Men and women have been talking to each other, past each other and at each other ever since Adam became separated from his rib and the first gender gap was opened.
Our early ancestors settled on a division of labor, dictated largely by biological necessity: The women bore the children and carried within their bosoms their infants' first food supply. Hence, Mama stayed home with the kids while Papa went hunting Mastodons and fighting bad guys from other tribes.

Mama dug up roots and picked berries to go with the meaty victuals Papa brought home, but outside the Clan of the Cave Bear, she was an observer, not a participant in the hunt.

From early history, boys and girls grew up in separate cultures, schooled in separate roles. Not surprisingly, then, men and women developed identifiable styles of communication. Papa's language was the language of the hunt and the fight; the language of competition. Mama's language was the language of hearth and home; of nurturing and cooperation. It should not surprise us that men and women frequently misunderstand one another, even in everyday communications.

Even into modern times, girls were expected to learn the arts of housekeeping—cooking, sewing, child-rearing—while boys were expected to learn trades or enter the professions. Men were strong and assertive while women were beautiful and submissive.

Some women did embark on careers, but only those reserved for the "fairer sex": teaching, nursing, and occasionally writing.

But whatever role they chose, they were expected to be women first—virtuous, yielding, dainty and pretty.

Throughout history, the strongest have made the rules, and until modern times the strong were the people with the muscles and agility—which meant the men.

Women could negotiate, but only from positions of weakness, since men made the laws and had the brawn to enforce them.

Today strength still prevails, but power is no longer measured by the size of your biceps. Technology has leveled the playing field so that women can fly airplanes, drive 18-wheelers, and operate construction cranes as skillfully as men.

They can also program computers, chart market trends and plot corporate strategies with all the finesse that men can muster. They are joining the men in the hunt, and when the men try to force them away, they don't have to defend their status with a club; they can wield the law instead.

Increasingly, women are taking their places at corporate tables as fully participating executives. They are interacting with men as equals, not as subordinates.

The "man's world" that used to exist has been evaporating - sometimes slowly, to be sure—ever since women won the right to vote.

Women have more than doubled their representation in non-clerical white-collar jobs in American companies since the 1960's, and now occupy almost half these positions. But a 1994 survey by the Wall Street Journal showed that women still held less than a third of the managerial jobs in the 38,059 companies that reported to the U.S. Equal Employment Opportunity Commission in 1992, the latest year for which data were available. And among 200 of the nation's biggest companies analyzed by the Journal, women held just one-fourth of the jobs classified by the EEOC as "officials and managers" - a broad category that includes a wide variety of supervisory posts, from the manager of the janitorial service to the CEO of the company.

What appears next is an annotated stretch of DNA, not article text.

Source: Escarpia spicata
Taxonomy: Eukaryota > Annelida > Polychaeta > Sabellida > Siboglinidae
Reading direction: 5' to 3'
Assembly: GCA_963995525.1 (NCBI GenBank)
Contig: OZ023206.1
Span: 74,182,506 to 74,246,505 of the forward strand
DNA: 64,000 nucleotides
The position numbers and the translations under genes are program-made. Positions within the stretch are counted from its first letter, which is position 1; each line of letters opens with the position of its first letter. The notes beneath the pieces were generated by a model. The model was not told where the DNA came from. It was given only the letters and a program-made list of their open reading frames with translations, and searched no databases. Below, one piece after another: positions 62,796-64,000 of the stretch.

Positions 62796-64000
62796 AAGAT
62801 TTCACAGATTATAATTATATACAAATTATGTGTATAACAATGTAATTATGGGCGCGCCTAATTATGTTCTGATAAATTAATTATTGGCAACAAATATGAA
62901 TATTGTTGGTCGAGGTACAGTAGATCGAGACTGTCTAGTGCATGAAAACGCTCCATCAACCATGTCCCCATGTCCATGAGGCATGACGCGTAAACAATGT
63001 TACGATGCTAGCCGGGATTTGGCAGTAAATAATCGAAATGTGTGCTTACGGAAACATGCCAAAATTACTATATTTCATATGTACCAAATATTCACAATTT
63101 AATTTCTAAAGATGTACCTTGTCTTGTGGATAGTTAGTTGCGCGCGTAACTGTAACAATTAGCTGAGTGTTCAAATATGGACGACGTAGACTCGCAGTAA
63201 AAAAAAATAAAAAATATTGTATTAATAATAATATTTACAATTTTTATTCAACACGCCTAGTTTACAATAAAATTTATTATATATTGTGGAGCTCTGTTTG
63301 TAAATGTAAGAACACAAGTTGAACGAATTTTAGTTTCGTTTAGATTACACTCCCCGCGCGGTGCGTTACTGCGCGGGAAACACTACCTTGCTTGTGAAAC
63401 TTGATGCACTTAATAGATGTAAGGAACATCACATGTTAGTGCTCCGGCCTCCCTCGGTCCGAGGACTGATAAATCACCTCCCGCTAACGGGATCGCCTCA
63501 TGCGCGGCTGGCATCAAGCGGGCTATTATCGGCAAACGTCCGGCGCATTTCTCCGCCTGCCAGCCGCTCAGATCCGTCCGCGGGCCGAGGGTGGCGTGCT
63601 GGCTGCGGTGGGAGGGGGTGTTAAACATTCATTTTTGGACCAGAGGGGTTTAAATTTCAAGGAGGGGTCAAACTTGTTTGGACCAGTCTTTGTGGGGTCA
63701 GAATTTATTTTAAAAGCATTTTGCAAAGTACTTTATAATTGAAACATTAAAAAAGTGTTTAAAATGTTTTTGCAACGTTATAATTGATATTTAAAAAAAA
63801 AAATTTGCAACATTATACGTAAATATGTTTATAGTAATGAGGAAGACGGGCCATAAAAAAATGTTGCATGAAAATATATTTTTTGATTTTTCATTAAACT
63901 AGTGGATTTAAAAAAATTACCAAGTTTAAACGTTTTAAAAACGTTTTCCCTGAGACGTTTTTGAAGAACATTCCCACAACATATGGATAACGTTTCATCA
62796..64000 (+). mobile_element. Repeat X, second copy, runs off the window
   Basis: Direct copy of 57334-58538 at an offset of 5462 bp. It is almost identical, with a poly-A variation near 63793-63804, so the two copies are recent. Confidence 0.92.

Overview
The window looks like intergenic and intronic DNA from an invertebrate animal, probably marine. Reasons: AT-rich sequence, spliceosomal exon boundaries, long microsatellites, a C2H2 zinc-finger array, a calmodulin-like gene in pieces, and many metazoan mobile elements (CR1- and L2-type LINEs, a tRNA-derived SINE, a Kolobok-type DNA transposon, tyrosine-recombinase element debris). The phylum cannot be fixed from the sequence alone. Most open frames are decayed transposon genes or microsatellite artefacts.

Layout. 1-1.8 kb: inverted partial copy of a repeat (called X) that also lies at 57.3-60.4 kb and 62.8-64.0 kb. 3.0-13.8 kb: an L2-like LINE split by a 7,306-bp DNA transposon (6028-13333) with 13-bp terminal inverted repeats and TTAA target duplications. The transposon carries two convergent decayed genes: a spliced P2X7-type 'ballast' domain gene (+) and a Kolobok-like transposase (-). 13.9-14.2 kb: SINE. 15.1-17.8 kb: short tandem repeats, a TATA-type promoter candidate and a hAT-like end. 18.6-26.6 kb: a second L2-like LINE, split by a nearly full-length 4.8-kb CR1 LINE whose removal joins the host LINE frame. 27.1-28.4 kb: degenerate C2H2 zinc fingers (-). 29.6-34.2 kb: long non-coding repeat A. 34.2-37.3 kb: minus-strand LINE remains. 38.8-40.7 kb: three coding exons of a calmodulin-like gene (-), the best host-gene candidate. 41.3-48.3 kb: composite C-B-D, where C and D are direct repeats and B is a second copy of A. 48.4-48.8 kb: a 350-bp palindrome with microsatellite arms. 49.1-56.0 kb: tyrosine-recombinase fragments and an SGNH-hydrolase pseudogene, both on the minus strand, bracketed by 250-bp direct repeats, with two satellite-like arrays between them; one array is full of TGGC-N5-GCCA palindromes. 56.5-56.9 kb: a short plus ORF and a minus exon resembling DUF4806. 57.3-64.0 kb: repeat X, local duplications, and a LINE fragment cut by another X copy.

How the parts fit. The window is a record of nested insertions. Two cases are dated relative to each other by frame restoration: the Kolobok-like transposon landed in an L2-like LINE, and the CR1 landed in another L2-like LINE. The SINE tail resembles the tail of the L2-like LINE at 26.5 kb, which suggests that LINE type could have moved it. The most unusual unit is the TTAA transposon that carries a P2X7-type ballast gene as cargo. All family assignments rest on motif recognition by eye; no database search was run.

At the vice presidential level, women made up an even smaller percentage—less than 5% in 1990, according to Catalyst, a nonprofit research group in New York that studies women in business.

Many women get the feeling that this preponderance of males in top positions creates a management culture that is hostile to females.

Companies that do succeed in populating their executive suites with a sizable female contingent find that it becomes easier to attract able women.

The Sara Lee Corp. began hiring women into high-level jobs during the 1980's and, as The Journal put it, "watched the cultural changes trickle down." The newspaper quoted Gary Grom, senior vice president of human resources: "The more women in top management jobs, the more women are attracted to them." The reason this is true is that women find it easier to relate to other women and men find it easier to relate to other men.

Women often don't fit into the corporate culture—which was developed by and for men.

Wells Fargo is a company that has succeeded in changing their corporate cultures into a blend of genders. By the early '90's, about two-thirds of its management people were women. By 1992, seven of the 38 executive vice presidents and 19 of the 108 senior vice presidents were women.

Companies such as Sara Lee and Wells Fargo demonstrate that when a certain critical mass is achieved, the genders can form a successful blend.

The ideal situation—the one toward which we hope we are moving—would be a work force populated equally by men and women at all levels, with equal opportunity for all.

In such an environment, men and women would develop a common language based upon common activities. A language in which the best features of both are blended.

This gender-blended language will enable men and women to communicate precisely and comfortably with one another-across the conference table, and across the dinner table... and gender-blending is already a work in progress.

Author's Bio: 

John Patrick Dolan, Attorney at Law, Certified Specialist Criminal Law, CSP, CPAE is a recognized expert in the field of negotiation. He travels throughout the world presenting lively keynote speeches and in-depth training programs for business and legal professionals. Call 1-888-830-2620 for more information.